Severe tearing in childbirth – not just a physical problem

NB I’ve edited this post to clarify that Liz Skinner’s research focuses primarily on women with damage to the levator ani muscle rather than with obstetric tearing.

A traumatic vaginal birth in which the levator ani and external anal sphincter muscles are damaged can cause mental health problems, including post-traumatic stress disorder (PTSD), according to a new study from Liz Skinner. About half the women also had severe tearing.

About 90% of women experience tearing during childbirth, but most are first or second degree tears, which are relatively mild and heal quickly. Approximately six percent of women have third or fourth degree tears that can damage the anal sphincter. Skinner and Hans Peter Dietz have also pioneered research into damage to the levator ani muscle (LAM), which can be devastating for women. The argue that the problems of a difficult vaginal birth tend to be overlooked in the drive to reduce caesarean sections, which are usually perceived as more risky for both mother and baby.

The study identified 40 first-time mothers with major pelvic floor trauma and interviewed them one-to-four years after they gave birth. Just over half (22) of the women had “major obstetric anal sphincter tears.”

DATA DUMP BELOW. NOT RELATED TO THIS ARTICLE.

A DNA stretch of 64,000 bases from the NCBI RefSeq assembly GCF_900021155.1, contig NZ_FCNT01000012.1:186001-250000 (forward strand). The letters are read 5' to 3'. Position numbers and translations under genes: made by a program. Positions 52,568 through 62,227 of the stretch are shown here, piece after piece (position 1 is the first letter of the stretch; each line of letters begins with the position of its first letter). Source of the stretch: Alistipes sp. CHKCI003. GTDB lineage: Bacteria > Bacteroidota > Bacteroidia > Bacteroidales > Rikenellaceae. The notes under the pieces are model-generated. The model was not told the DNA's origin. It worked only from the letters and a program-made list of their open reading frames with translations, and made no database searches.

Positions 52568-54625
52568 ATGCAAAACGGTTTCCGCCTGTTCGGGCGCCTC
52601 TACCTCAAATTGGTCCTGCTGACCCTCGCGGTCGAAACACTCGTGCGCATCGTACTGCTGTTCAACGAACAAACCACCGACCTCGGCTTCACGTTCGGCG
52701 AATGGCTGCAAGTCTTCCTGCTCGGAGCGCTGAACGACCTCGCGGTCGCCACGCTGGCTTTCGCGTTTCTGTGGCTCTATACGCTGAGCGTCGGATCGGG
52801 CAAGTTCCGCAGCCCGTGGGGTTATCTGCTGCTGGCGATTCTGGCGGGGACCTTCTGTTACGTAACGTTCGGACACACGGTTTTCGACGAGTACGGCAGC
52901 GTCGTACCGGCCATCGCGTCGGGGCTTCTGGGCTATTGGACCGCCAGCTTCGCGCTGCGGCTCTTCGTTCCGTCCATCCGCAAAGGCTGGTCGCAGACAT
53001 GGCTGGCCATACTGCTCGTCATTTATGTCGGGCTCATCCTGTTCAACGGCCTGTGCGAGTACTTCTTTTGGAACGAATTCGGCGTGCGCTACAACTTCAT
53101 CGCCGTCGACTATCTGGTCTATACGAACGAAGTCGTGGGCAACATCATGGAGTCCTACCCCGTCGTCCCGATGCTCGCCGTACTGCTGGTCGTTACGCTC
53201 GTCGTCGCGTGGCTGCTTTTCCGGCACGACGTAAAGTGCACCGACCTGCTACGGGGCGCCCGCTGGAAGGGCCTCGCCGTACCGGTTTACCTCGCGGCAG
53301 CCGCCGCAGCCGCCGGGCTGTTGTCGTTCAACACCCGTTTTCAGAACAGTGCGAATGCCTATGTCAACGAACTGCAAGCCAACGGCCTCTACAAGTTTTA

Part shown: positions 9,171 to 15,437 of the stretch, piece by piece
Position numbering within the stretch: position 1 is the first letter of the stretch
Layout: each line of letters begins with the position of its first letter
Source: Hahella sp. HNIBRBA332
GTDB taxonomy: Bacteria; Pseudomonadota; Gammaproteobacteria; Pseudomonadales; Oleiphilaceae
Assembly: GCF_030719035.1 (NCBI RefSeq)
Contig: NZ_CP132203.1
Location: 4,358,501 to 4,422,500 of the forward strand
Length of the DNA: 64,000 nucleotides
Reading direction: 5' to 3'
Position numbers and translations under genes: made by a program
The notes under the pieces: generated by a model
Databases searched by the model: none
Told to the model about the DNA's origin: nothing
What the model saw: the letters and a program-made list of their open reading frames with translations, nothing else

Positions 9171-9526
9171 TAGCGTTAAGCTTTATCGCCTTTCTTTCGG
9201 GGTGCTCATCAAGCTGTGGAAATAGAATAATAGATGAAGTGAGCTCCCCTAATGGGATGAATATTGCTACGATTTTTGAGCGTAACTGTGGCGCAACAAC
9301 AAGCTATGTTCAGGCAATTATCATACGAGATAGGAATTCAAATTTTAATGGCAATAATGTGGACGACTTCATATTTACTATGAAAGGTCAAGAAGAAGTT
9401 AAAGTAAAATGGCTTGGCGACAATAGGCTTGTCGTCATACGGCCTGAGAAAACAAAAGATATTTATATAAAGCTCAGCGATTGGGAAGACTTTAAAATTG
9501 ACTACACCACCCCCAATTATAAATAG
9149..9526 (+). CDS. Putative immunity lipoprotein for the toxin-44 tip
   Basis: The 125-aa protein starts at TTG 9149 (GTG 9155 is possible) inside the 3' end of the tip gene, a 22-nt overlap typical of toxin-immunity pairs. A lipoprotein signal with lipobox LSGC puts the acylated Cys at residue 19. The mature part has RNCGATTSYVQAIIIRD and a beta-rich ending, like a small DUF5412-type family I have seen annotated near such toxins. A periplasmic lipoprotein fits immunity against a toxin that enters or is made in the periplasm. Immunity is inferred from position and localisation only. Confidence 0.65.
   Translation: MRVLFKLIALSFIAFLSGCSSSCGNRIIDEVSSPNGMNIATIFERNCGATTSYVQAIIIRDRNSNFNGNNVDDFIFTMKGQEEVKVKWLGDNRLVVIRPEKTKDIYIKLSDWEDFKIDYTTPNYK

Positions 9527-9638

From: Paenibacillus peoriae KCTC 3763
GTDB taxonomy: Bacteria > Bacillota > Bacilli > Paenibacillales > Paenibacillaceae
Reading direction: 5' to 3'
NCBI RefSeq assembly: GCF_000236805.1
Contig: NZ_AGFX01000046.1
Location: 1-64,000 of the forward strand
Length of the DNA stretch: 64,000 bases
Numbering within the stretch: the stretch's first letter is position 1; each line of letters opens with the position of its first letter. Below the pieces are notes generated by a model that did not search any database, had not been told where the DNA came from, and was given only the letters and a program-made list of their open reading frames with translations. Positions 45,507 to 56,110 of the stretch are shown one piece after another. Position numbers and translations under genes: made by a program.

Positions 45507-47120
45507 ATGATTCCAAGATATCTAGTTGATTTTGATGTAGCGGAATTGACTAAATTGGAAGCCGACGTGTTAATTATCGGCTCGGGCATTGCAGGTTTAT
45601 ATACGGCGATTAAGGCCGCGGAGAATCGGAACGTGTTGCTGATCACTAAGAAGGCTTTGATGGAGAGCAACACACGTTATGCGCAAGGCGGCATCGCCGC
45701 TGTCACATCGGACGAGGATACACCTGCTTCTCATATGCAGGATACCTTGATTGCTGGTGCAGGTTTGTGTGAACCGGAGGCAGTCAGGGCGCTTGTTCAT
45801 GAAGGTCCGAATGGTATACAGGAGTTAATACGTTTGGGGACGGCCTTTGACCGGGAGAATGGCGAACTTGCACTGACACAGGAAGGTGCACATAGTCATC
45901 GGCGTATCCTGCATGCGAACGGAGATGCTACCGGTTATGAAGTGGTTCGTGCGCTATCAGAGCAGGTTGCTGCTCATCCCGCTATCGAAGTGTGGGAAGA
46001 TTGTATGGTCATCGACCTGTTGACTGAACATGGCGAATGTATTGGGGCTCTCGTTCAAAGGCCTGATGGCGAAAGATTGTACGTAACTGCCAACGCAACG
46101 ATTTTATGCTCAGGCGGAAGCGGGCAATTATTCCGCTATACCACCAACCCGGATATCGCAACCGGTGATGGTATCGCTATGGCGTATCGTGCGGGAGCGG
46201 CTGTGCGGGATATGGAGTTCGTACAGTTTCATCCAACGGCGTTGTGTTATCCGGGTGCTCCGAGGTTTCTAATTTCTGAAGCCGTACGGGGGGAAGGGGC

Of the 40 women, 35 had “Multiple symptoms of pelvic floor dysfunction” causing lifestyle alteration. These symptoms included “urinary or fecal incontinence, prolapse, chronic pain, dyspareunia [painful intercourse]”.

It’s hardly surprising, then, that 27 experienced PTSD symptoms, including “poor baby bonding, flashbacks during sex, dissociation, avoidance, anxiety”.

Probably the most worrying themes to emerge from the study were the lack of awareness or communication from health professionals:

  • 36 women said there was no information provided by clinicians on potential postnatal pelvic floor morbidities
  • 36 said that there was no postnatal assessment of their injuries
  • 26 said that they experienced “dismissive reactions from poorly informed clinicians to maternal injuries. One woman said: “The midwife said that this was OK… but I knew that it was not normal… The doctors really did not understand the situation… I was in shock – devastated and unable to get any health professional to understand.”